Behold: the awesome Amber Nash hosted a Twitter competition where she asked fans to submit their best coplay costumes based on her hilarious Archer character, Pam Poovey.

Warming Glow has compiled their 10 favorite entries, and the ever-delightful commenters at Warming Glow have gathered to share their thoughts on the ladies who decided to take part.

Initially shocking was the fact that few — if any — commenters had anything flat-out nasty to say. There was one maybe-questionable example which may be a reference to the show that I'm just blanking on ("How you gonna keep them down on the farm…?")

So why do I still feel kind of uncomfy about the comments?

Well, there's a bit of a "everyone patting themselves on the back" vibe that I'm getting.

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To wit:

Oh, hey naked chick with back tattoo who hopefully is just as curvy but not fat from the front as she is from the back…

‘Sup.

Because he's cool with you being a bit chubby, just not, you know, "fat."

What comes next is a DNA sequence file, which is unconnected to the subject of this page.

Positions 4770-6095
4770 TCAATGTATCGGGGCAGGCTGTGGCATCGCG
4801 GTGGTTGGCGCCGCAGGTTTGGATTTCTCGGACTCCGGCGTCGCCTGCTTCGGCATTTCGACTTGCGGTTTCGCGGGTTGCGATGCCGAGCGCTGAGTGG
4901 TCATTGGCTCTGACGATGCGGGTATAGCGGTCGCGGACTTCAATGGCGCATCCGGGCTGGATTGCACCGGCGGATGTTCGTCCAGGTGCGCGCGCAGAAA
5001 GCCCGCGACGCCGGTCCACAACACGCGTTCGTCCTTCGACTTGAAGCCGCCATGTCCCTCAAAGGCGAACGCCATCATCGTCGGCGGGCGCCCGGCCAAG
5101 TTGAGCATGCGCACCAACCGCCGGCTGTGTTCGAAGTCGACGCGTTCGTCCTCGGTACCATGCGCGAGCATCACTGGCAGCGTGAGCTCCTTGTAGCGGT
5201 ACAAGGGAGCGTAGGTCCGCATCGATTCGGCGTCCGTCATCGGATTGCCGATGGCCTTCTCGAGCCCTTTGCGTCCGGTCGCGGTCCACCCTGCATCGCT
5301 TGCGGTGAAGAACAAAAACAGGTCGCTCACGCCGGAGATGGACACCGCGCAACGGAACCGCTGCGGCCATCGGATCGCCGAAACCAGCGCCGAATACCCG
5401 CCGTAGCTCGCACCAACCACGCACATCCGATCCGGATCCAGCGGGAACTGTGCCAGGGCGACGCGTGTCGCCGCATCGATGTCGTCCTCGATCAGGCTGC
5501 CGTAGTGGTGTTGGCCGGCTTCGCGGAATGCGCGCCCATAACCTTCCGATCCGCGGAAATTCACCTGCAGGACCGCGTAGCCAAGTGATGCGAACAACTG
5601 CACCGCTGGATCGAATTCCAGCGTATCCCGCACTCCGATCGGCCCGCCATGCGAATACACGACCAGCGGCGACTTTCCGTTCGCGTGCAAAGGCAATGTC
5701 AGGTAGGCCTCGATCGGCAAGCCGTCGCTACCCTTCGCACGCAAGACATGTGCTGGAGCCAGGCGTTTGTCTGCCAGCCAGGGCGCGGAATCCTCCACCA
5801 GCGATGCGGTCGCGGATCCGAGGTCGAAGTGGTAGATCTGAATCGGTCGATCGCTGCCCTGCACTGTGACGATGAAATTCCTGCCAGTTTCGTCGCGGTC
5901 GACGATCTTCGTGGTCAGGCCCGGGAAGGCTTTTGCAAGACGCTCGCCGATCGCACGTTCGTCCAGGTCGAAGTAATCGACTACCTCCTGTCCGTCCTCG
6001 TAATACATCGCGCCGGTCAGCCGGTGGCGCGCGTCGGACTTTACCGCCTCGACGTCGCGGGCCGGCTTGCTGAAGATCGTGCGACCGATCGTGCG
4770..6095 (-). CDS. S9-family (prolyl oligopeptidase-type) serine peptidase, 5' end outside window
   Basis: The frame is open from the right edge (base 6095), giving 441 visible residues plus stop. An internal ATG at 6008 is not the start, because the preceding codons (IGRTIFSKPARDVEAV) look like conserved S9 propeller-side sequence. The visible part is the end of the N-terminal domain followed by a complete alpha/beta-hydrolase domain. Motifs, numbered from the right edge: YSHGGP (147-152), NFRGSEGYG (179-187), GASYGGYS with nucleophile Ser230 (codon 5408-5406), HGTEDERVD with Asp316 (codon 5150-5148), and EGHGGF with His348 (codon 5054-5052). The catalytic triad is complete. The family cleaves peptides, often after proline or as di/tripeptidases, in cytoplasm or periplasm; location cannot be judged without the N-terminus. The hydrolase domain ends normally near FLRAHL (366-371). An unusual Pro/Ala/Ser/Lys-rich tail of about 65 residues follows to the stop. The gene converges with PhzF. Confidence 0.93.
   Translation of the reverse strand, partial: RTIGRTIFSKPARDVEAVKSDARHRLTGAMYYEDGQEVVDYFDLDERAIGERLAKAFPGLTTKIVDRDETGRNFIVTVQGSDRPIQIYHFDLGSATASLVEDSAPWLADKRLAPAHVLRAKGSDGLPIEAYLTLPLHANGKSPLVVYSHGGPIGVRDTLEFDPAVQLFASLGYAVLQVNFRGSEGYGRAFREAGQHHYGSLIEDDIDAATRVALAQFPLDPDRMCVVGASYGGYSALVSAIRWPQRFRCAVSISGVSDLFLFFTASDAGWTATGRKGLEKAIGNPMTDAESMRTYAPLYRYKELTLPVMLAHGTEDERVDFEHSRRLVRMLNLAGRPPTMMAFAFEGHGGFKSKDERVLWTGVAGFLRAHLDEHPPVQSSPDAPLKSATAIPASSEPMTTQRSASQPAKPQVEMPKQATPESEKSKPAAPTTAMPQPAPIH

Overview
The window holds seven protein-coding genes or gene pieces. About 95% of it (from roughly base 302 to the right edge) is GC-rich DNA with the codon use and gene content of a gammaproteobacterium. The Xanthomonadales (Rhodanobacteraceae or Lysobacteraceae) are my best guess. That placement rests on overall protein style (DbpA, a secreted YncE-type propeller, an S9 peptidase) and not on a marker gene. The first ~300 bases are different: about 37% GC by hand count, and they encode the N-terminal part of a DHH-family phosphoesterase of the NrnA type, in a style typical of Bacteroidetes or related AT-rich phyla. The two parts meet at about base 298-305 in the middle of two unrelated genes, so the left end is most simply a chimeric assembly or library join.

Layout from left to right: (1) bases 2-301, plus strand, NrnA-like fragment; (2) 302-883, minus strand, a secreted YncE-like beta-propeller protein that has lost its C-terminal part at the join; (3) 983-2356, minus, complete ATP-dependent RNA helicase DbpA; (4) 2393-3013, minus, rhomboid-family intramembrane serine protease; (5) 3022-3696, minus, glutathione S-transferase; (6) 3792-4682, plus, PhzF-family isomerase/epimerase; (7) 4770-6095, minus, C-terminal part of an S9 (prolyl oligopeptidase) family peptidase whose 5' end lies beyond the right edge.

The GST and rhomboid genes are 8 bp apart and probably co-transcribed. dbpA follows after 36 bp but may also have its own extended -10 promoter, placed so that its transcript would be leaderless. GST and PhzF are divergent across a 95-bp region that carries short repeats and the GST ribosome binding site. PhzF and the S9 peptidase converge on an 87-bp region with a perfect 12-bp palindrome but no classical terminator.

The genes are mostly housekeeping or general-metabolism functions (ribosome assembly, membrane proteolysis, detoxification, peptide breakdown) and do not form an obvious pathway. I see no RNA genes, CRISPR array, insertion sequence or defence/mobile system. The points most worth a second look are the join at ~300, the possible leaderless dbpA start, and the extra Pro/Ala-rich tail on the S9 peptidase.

Or maybe:

these women…all of them…wifey material

Besides the fact that that phrase is horrendous, there's the added bonus that most of these shots are of women cooking or eating fried foods and drinking beer. Plus the fact that all the women who took part are presumably fans of a comedy show that — for some reason — these dudes seem to think is mostly watched by dudes.

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Like this prince:

its refreshing to see how many awesome women there are. sploosh

Because women — especially "bigger" women — aren't "normally" awesome.

To be fair, I'm probably sensitive and over-reacting. And the trouble is that I don't think any of these comments are malicious or in any way intentionally harmful. Most of them are obviously joking and some really are offering genuine praise. But I do hate the fact that people act like it's a welcome surprise to discover that fat women can be cool people.

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And, of course, there's the added fact that thin, attractive women who try to cosplay as thin, attractive characters are often labelled "fake" or "slutty." Because hot, vapid chicks definitely spend weeks putting together costumes just to lure and confuse nerds and not for their own entertainment or satisfaction.

In any event, I'd like for this to be a really cool step forward for female fans and female nerds and female cosplayers, and I don't want to contribute to a "It's still not good enough!!" environment, but I can't deny that I question the mentality behind some of these seemingly positive and encouraging comments.